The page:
Home Media Mentions Schanzer’s First-Person Statement on “Hamas vs. Fatah”

Schanzer’s First-Person Statement on “Hamas vs. Fatah”

MESH invites selected authors to offer original first-person statements on their new books—why and how they wrote them, and what impact they hope and expect to achieve. Jonathan Schanzer is director of policy at the Jewish Policy Center and a former counterterrorism analyst for the Office of Intelligence and Analysis at the U.S. Department of Treasury. His new book is Hamas vs. Fatah: The Struggle For Palestine.

From Jonathan Schanzer

During the violent Hamas conquest of Gaza in the summer of 2007, when hundreds of Palestinians were killed by their own, I was struck by the weak and fleeting media attention, particularly compared to flare-ups of the Palestinian-Israeli conflict over the years. I also noted that Middle Eastern studies professors avoided the subject. With the notable exception of the Jerusalem Post’s Khaled Abu Toameh and a few others, it seemed as if observers of the Middle East were only interested in the Palestinian-Israeli conflict, which is tired and well-worn ground. I quickly realized that there was an important book to be written.

The Palestinians are usually described as one united people with one goal: statehood. My book questions this. In fact, throughout the book, which tracks the histories of both Hamas and Fatah, it becomes increasingly clear that the Palestinians actually lack a coherent vision for their future. The Hamas faction seeks an Islamist polity. The Fatah faction seeks a more secular one. Opposition to Israel is perhaps the only issue upon which they truly agree. Yet, Fatah has elected to engage the Israelis (for now), while Hamas is steadfast in its refusal.

What is surprising to some readers is that the Hamas-Fatah conflict is two decades old, dating back to the outbreak of the first intifada of 1987, when the upstart Hamas organization began to challenge Yasir Arafat’s Fatah faction with competing bayanat, or leaflets, on the streets of the West Bank and Gaza.

Over time, what began as a political rivalry gave way to sharp disagreements and acrimony over Fatah’s engagement in peace talks with Israel during the Oslo years. Upon the prompting of Israel and the United States, Fatah met Hamas suicide bombings against Israel with Fatah crackdowns. Quietly, a Palestinian civil war was brewing.

After the failure of the peace process in 2000 and the subsequent al-Aqsa Intifada, the Palestinians fell into complete disarray. When Yasir Arafat died in 2004, the Fatah-dominated Palestinian Authority (PA) all but collapsed. Clans, families and tribes controlled the streets of the West Bank and Gaza. Hamas worked assiduously to fill that vacuum.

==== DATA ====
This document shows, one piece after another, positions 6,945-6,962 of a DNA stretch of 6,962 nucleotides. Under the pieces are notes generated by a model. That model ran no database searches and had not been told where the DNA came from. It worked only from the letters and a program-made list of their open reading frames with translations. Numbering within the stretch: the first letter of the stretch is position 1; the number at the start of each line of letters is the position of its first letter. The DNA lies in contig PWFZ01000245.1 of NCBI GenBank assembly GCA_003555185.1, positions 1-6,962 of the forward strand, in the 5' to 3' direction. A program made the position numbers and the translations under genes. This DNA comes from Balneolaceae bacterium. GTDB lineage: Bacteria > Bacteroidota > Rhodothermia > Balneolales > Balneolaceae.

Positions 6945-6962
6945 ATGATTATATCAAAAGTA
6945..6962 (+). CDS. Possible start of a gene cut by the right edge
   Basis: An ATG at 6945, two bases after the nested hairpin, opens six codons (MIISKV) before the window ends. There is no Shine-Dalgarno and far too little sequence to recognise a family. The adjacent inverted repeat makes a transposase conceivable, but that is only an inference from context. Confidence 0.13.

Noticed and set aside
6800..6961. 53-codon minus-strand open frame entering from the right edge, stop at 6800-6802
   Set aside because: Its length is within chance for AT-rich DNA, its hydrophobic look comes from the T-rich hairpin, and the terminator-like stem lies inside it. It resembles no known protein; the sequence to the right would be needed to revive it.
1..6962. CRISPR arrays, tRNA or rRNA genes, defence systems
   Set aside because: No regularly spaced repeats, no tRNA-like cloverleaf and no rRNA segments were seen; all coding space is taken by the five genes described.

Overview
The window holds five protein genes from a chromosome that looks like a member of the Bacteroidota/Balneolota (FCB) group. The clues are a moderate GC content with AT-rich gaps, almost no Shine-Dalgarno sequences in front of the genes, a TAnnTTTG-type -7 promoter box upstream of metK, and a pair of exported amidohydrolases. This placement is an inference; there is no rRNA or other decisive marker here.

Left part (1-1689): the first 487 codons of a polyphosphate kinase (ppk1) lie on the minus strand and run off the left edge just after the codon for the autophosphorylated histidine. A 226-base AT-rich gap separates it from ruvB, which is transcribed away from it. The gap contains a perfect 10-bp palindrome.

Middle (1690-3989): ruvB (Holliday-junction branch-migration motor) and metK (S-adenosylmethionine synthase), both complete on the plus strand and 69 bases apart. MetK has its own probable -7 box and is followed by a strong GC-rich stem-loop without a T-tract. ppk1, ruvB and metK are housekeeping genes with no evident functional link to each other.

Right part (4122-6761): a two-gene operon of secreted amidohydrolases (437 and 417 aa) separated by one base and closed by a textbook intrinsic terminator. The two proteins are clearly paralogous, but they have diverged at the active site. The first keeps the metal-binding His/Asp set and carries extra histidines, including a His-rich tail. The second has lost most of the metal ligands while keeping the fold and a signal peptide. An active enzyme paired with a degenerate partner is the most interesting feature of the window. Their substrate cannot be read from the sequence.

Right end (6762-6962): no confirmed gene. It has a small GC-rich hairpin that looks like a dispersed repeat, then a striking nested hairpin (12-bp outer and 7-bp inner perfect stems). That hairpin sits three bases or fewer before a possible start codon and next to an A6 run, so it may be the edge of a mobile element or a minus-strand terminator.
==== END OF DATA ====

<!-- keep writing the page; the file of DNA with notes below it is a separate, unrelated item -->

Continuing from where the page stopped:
In the Palestinian elections of January 2006, Hamas won by a large margin. Only after the final votes were tallied, Fatah refused to allow Hamas to assume control of the government. Conflict erupted between the two sides, marking a bitter standoff. After more than a year of sporadic violence and venomous public exchanges, Hamas carried out a brutal, lightning coup that crushed the PA in Gaza. In June 2007, reports emerged of Palestinians being pushed off tall buildings to their death. Some Palestinians shot rival faction members point blank in the legs to ensure permanent disabilities. Human rights groups reported unlawful imprisonments and torture in both the West Bank and the Gaza Strip.

This unresolved conflict has very serious consequences. For one, Washington and Jerusalem lack a legitimate interlocutor. As they negotiate with Mahmoud Abbas of the Fatah faction, they only deal with the ruler of the West Bank (and it is disputable that Abbas even has control of that), and a party that lost the 2006 elections. If they negotiate with Hamas, the rulers of Gaza, they would be negotiating with a terrorist organization, which runs counter to the policies of both governments.

Perhaps a more serious policy challenge is the West Bank-Gaza Strip split. The Palestinians are now represented by two non-states and two non-governments. How can the international community regard them as one political unit?

My new book suggests that it is now the internecine Palestinian conflict—not the Palestinian-Israeli conflict—that represents the first and most obvious obstacle to regional peace. Once this thorny, under-reported conflict is settled, it may be possible to resume productive talks. So long as the Palestinians are a house divided, peace will almost certainly be elusive.

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